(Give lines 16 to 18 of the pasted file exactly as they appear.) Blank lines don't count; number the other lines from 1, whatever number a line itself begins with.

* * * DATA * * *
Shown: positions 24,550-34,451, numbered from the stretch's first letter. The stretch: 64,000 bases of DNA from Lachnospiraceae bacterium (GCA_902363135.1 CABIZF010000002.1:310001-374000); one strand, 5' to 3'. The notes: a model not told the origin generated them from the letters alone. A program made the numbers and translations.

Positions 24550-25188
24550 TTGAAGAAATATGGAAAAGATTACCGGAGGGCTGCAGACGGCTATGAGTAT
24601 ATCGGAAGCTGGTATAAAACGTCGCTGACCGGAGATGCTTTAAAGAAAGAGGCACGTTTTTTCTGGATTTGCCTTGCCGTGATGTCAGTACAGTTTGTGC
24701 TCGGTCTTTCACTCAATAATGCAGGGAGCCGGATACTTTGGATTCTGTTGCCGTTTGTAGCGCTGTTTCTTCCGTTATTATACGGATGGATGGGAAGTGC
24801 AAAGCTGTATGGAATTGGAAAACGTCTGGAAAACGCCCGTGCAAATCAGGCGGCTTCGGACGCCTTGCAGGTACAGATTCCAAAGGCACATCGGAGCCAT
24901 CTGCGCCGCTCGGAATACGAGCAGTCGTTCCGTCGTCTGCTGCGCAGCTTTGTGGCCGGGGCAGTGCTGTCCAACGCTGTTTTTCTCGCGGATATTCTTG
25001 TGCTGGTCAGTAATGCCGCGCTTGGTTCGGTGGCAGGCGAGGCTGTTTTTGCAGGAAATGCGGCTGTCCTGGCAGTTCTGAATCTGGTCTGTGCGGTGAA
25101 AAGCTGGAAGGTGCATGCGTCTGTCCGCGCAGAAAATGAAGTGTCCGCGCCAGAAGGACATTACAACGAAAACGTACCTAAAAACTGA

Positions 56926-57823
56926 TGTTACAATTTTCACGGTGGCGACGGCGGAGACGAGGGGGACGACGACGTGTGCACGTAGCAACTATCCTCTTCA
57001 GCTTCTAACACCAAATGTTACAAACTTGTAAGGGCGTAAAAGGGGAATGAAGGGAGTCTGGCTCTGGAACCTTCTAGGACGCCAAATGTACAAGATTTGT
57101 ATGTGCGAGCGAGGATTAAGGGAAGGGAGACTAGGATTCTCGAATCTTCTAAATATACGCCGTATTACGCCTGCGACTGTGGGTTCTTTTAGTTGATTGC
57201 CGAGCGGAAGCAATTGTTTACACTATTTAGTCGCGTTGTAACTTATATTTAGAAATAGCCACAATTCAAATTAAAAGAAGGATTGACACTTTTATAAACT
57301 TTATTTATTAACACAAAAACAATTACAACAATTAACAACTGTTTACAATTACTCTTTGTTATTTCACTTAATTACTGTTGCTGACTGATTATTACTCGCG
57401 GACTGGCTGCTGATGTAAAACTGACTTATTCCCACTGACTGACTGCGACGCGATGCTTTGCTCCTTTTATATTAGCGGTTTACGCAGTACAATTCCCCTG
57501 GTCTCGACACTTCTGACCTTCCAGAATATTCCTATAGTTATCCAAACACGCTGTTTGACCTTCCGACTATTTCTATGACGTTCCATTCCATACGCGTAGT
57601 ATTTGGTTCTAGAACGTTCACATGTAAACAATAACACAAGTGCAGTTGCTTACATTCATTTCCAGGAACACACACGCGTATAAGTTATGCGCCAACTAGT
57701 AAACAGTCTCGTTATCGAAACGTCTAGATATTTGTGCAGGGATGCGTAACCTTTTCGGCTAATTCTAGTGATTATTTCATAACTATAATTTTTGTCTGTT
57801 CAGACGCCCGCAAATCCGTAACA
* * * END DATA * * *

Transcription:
57401 GACTGGCTGCTGATGTAAAACTGACTTATTCCCACTGACTGACTGCGACGCGATGCTTTGCTCCTTTTATATTAGCGGTTTACGCAGTACAATTCCCCTG
57501 GTCTCGACACTTCTGACCTTCCAGAATATTCCTATAGTTATCCAAACACGCTGTTTGACCTTCCGACTATTTCTATGACGTTCCATTCCATACGCGTAGT
57601 ATTTGGTTCTAGAACGTTCACATGTAAACAATAACACAAGTGCAGTTGCTTACATTCATTTCCAGGAACACACACGCGTATAAGTTATGCGCCAACTAGT